Jennifer Roberts, Mecklenburg County commissioners chairman, said Wednesday that local leaders should have done more to address the region's worst gas crisis since the 1970s.
“I am not willing to sit back and just say, well, it was caused by shortages, and we just have to wait,” Roberts wrote in an e-mail to Charlotte City Manager Curt Walton. “I think we can do better.”
Roberts' words came a day after Charlotte Mayor Pat McCrory said his role in the situation was to provide up-to-date information.
McCrory, a Republican running for governor, has been criticized by residents who think he has done too little to help the region deal with the problem.
On Wednesday, he again defended his tactics, saying he worked overtime communicating with the media, making sure city services were maintained and ordering police to keep the peace around gas stations.
McCrory also defended his decision to not order gas rationing. He said it was not clear that he had the power to do it and he was not sure it would help.
According to AAA, the Charlotte area is still dealing with a drastic gas shortage. About 70 gas tankers, some of them from as far away as Indianapolis, rushed into the area in the past few days. Even with those additions, officials still estimate that only 20 percent of gas stations were operational Wednesday.
“Everyone is waiting for this wave of gas, and so far it has just been a daily trickle,” said Tom Crosby, AAA spokesman.
The U.S. Department of Energy issued a news release Wednesday that praised McCrory for staying in touch with it throughout the crisis. A spokesman credited the mayor with helping DOE coordinate efforts to get gas to the region.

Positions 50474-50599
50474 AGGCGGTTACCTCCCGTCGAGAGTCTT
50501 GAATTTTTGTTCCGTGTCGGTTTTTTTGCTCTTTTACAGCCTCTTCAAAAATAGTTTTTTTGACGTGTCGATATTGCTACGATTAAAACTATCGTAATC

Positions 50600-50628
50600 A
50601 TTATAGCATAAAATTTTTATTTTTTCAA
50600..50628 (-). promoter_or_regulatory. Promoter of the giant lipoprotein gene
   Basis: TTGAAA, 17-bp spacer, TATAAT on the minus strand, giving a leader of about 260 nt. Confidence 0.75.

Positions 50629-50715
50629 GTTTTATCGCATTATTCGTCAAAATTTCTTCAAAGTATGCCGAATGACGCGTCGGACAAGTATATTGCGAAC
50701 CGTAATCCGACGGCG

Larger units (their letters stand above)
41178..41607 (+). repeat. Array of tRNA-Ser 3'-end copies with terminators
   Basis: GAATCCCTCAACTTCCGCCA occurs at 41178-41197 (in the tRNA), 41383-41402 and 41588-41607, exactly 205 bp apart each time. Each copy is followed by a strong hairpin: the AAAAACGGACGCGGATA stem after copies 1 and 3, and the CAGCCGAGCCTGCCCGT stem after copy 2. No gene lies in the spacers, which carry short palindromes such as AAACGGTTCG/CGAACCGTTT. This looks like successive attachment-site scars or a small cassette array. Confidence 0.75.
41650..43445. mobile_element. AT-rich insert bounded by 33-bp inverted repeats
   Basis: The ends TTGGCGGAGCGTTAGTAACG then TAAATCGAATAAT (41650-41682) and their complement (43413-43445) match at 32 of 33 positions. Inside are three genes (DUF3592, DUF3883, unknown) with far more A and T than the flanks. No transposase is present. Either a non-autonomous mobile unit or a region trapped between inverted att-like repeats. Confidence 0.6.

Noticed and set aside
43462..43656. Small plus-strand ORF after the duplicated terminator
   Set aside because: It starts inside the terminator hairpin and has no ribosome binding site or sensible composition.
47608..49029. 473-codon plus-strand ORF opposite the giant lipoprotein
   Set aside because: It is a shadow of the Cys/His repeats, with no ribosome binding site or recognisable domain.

State and local leaders agree that Charlotte has experienced more than its fair share of gas problems. In fact, Western North Carolina has been one of the worst-hit areas in the Southeast.
The problem, Roberts said, led her to consider options such as rationing. She said she heard from several town managers who were also interested. She said McCrory was clearly against the idea.
On Wednesday, Roberts said she did not want to point fingers, but she said that as leaders their job is to do more than relay information. And she said the question now is what can be done to make sure the region is never hit this hard again.
“From here on out, that should be our priority,” Roberts said. “That is our responsibility.”
Alan Hirsch, Gov. Mike Easley's policy director, said figuring out what went wrong with the gas supply is one of the governor's top priorities.
He said that one problem is already known: Gas companies were focused only on their piece of the puzzle and no one was in charge of seeing the big picture – namely, making sure that gas didn't make it only to the state, but also made it to every part of the state.
“They were looking at computer models and no one was watching what was happening on the ground,” Hirsch said.